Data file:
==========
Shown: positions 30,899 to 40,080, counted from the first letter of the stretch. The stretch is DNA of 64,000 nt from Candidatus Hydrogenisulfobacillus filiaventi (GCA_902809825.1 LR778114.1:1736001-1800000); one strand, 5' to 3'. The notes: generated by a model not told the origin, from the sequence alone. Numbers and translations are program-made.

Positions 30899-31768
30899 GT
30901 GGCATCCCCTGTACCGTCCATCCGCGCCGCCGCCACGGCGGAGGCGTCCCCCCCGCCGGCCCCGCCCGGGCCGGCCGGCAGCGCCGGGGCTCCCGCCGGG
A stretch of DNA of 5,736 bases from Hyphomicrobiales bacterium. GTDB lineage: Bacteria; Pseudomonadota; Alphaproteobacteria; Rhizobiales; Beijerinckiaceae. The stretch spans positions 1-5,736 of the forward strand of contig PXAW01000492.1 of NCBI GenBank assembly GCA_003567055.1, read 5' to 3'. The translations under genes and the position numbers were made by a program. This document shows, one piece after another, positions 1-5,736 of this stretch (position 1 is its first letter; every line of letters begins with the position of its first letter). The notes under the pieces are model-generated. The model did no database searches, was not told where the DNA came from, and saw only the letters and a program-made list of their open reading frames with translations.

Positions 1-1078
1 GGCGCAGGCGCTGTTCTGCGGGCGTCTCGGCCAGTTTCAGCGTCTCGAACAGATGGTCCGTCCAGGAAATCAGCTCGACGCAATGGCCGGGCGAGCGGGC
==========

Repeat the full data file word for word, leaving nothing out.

Shown: positions 30,899 to 40,080, counted from the first letter of the stretch. The stretch is DNA of 64,000 nt from Candidatus Hydrogenisulfobacillus filiaventi (GCA_902809825.1 LR778114.1:1736001-1800000); one strand, 5' to 3'. The notes: generated by a model not told the origin, from the sequence alone. Numbers and translations are program-made.

Positions 30899-31768
30899 GT
30901 GGCATCCCCTGTACCGTCCATCCGCGCCGCCGCCACGGCGGAGGCGTCCCCCCCGCCGGCCCCGCCCGGGCCGGCCGGCAGCGCCGGGGCTCCCGCCGGG
A stretch of DNA of 5,736 bases from Hyphomicrobiales bacterium. GTDB lineage: Bacteria; Pseudomonadota; Alphaproteobacteria; Rhizobiales; Beijerinckiaceae. The stretch spans positions 1-5,736 of the forward strand of contig PXAW01000492.1 of NCBI GenBank assembly GCA_003567055.1, read 5' to 3'. The translations under genes and the position numbers were made by a program. This document shows, one piece after another, positions 1-5,736 of this stretch (position 1 is its first letter; every line of letters begins with the position of its first letter). The notes under the pieces are model-generated. The model did no database searches, was not told where the DNA came from, and saw only the letters and a program-made list of their open reading frames with translations.

Positions 1-1078
1 GGCGCAGGCGCTGTTCTGCGGGCGTCTCGGCCAGTTTCAGCGTCTCGAACAGATGGTCCGTCCAGGAAATCAGCTCGACGCAATGGCCGGGCGAGCGGGC